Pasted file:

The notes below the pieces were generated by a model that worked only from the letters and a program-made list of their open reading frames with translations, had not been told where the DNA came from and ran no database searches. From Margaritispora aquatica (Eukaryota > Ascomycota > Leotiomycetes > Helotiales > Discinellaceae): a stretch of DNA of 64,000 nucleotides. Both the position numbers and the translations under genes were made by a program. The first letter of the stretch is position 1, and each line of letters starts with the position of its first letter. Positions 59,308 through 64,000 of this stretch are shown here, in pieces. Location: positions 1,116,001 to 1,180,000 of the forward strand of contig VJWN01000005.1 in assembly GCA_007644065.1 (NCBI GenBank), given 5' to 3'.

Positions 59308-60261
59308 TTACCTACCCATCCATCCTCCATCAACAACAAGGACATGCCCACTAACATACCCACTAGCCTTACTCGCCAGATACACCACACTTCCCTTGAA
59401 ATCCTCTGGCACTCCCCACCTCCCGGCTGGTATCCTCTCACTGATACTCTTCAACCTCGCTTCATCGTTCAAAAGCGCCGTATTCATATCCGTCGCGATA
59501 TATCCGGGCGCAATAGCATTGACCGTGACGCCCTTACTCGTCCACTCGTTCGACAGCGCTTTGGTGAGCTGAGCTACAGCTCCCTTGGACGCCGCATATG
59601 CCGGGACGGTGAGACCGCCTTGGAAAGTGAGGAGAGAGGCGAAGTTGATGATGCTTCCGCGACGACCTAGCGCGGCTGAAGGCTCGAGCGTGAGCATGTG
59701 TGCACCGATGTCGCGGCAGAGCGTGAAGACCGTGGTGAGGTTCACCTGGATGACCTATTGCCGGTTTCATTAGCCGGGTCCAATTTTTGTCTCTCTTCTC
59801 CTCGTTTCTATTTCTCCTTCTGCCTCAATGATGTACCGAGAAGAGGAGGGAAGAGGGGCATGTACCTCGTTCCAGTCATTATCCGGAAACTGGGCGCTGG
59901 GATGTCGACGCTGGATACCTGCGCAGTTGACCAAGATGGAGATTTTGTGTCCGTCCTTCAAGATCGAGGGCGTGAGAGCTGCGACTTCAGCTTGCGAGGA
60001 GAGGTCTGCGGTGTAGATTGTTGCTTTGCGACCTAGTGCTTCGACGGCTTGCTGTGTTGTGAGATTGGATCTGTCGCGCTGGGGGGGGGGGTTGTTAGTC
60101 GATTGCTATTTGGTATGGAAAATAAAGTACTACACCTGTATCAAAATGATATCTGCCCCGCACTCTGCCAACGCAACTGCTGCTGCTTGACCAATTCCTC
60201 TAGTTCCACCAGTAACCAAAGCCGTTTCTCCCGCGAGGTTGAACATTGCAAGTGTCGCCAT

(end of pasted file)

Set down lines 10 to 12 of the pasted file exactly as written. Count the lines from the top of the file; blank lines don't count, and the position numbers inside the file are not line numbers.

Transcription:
60001 GAGGTCTGCGGTGTAGATTGTTGCTTTGCGACCTAGTGCTTCGACGGCTTGCTGTGTTGTGAGATTGGATCTGTCGCGCTGGGGGGGGGGGTTGTTAGTC
60101 GATTGCTATTTGGTATGGAAAATAAAGTACTACACCTGTATCAAAATGATATCTGCCCCGCACTCTGCCAACGCAACTGCTGCTGCTTGACCAATTCCTC
60201 TAGTTCCACCAGTAACCAAAGCCGTTTCTCCCGCGAGGTTGAACATTGCAAGTGTCGCCAT